Carrots are a very resilient root vegetable that are easy to grow in sandy soil. Most varieties of carrots are resistant to most pests and diseases. Ideally you should try to grow them in open ground and will only need a decent amount of water every 10-14 days. It is of paramount importance to keep the weeds down between the rows of carrots. If you allow the weeds to grow too much they may crowd out the carrots, which may mean they can’t get the nutrients they need. Common pests include carrot fly, which are attracted to the carrots scent when they are pulled from the ground. To reduce the risk of attracting carrot fly, sow carrots thinly to reduce the need to thin them.

4. Potatoes

Potatoes are possibly the most versatile food and are a staple of most meals in one form or another. As a result, getting a steady crop each year can save you a lot of time and money. You will need to buy special ‘seed’ potatoes which are similar to those you would buy at your local supermarket, but will be virus-free. Ideally you should purchase the seed potatoes from late winter onwards.

Once the seeds have been planted, you will need to wait until the stems are roughly 9 inches high. You must then start carefully drawing up the soil to the stems and covering to create a flat-topped ridge roughly 6 inches high. This protects the newly emerging vegetation from the frost and allows the new potatoes to develop away from the light. Too much light and the potatoes will turn green which make them poisonous.

It is very important to keep the crops sufficiently watered during dry spells. To increase the overall return you can add a general fertiliser every couple of weeks should you desire.

Potential issues that you may face

There will be problems that will be unique to the type of plant so, before you start sowing, make sure you have done your research and are fully able to spot the signs of any issues. The seed packet should also provide information where applicable.

Seeds do not emerge after sowing

This can be very demoralising after all of your hard work to plant the seeds in the first place. Often it isn’t a critical failure on your part and is easily fixable. It could often be simply a case that not enough time has passed so you may need to wait a bit longer.

The temperature of the soil is important to some seeds so you need to make sure it isn’t too cold, this may mean you need to wait until the soil is warmer. You can use a sheet or a cloche to warm the soil in the short term if needed. Make sure you are planting your seeds at the right time.

There is a delicate balance to be made when it comes to the soil, as it can be too dry or too wet. Too dry and the seeds won’t have enough nourishment to germinate; luckily there is a simple fix here. If the soil is too wet the seeds can rot which can mean you will have to replant the seeds.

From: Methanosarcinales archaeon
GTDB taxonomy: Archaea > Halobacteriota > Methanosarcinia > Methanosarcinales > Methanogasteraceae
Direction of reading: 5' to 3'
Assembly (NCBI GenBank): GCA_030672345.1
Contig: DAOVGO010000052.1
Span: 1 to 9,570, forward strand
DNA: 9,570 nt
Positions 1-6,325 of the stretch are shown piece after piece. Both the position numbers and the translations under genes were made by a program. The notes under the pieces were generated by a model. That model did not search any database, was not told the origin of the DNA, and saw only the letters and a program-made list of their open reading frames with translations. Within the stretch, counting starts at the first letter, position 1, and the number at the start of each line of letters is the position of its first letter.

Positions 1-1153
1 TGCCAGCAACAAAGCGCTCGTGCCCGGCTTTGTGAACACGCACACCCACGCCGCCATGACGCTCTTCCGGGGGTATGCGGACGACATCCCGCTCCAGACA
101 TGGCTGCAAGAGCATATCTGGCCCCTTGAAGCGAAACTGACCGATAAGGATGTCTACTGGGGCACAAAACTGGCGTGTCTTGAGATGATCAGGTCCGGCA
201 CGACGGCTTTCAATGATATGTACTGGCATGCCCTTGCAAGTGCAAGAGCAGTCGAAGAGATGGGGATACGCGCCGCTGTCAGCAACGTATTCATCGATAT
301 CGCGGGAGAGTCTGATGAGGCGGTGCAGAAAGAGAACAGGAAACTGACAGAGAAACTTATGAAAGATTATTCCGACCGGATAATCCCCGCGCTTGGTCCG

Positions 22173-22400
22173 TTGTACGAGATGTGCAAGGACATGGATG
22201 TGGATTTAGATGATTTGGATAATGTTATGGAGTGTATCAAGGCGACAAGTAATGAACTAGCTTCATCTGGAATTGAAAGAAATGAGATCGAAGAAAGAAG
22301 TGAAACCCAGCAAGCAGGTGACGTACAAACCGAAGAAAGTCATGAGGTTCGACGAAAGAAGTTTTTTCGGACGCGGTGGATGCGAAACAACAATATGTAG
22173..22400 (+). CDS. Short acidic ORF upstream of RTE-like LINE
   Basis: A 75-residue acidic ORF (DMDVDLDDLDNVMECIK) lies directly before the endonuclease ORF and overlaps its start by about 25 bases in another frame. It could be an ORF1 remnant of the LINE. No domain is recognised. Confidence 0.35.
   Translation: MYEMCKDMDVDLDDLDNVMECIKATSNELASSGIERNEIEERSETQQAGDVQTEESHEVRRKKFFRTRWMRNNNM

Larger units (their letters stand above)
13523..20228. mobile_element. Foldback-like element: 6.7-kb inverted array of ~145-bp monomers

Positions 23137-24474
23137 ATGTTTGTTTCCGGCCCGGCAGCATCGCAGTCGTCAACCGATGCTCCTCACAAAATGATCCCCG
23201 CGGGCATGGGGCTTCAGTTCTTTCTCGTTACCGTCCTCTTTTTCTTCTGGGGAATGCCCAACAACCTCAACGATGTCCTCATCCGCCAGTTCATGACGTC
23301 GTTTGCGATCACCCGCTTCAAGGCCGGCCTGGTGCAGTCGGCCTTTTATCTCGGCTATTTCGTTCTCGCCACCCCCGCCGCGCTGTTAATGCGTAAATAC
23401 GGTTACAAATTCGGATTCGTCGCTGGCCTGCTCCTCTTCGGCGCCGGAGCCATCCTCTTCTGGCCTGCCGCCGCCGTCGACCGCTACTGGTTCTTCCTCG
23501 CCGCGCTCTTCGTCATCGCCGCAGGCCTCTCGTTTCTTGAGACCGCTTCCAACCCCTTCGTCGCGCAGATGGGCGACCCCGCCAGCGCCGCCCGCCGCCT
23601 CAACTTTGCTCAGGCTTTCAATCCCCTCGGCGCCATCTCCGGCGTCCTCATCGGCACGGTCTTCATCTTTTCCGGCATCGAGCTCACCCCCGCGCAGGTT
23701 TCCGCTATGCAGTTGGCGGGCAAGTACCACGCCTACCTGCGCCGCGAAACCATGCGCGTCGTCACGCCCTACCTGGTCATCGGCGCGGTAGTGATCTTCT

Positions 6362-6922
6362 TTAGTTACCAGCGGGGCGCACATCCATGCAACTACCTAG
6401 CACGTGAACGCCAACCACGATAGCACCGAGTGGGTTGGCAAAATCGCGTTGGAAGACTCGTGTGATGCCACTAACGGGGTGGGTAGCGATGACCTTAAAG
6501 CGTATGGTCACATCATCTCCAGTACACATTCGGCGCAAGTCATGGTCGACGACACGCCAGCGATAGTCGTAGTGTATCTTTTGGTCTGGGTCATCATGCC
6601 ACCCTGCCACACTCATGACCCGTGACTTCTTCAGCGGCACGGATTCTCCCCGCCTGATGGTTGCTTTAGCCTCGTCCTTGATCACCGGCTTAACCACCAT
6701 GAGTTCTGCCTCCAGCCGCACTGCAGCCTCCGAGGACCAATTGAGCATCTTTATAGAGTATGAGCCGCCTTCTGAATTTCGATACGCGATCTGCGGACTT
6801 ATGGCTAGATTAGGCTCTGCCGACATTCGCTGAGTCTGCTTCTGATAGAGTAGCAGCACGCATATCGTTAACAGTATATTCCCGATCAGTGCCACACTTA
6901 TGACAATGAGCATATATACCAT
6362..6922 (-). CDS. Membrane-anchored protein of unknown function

Slugs, snails and other pests

Your vegetables can quite easily come under attack. It isn’t just humans that will find homegrown vegetable absolutely delicious. This is why it is very important to be aware of the pests that can pose a threat to your harvest.

To protect from birds and larger animals you should place a wire netting around the plot. This won’t affect the amount of sunlight or rainwater but will keep the bigger pests away from your prized vegetables. Warm and wet weather can also become a playground for slugs and snails, which could quite easily circumvent the wire netting. It is easy to identify if your plants are under attack from slugs or snails as the telltale trail will be present on the soil.

Feathered friends such as thrushes will be quite glad for the slugs and snails, as they will be a tasty source of food themselves. Salt is the perfect remedy to remove these pests however what you absolutely must not do is pour the salt over the your plants. This will ruin all of your plants and make the ground infertile. Using eggshells to prevent these molluscs is an old favourite. The jagged edges can be enough to deter any would-be predator. Steel wool can also be helpful, as slugs will not enjoy climbing over it. Copper barriers can also have the same effect.

There are chemical slug repellents that are available. You should take care, however, to scatter thinly as some chemical products can be harmful to other wildlife, pets or children if eaten in large quantity.

Wilting plants

If your plants start to wilt while they are growing this can become a serious problem. It doesn’t have to be critical as this can just be a case of a lack of moisture from the soil. In this case wilting is simply a case of the plants starving for water. If the water isn’t the problem then the most likely cause of a wilting plant is due to some type of disease. Diseases can vary depending on the type of plant so before you start planting your new vegetables be sure that you are aware of what each disease can look like so you can spot problems early.

Poor yield

This can be quite disheartening if this happens as it can mean all of your hard work has been for fruitless. Don’t let this get you down! There are reasons for poor yields, you just need to identify the problem, which will mean next time you can be more prepared. If the weather is too hot or too cold this can affect the overall harvest so make sure you are planting at the correct time. The instructions on the seed packet will help.

Issues with the soil can also cause a poor yield. If your soil moisture is uneven you can use a mulch to retain the moisture. It is then important to make sure you are watering evenly and regularly during the dry spells. Your soil fertility can also be quite poor so add compost or aged manure to your vegetable plots.

Once you know what to look out for there is nothing stopping you from creating incredibly tasty vegetables. Happy planting!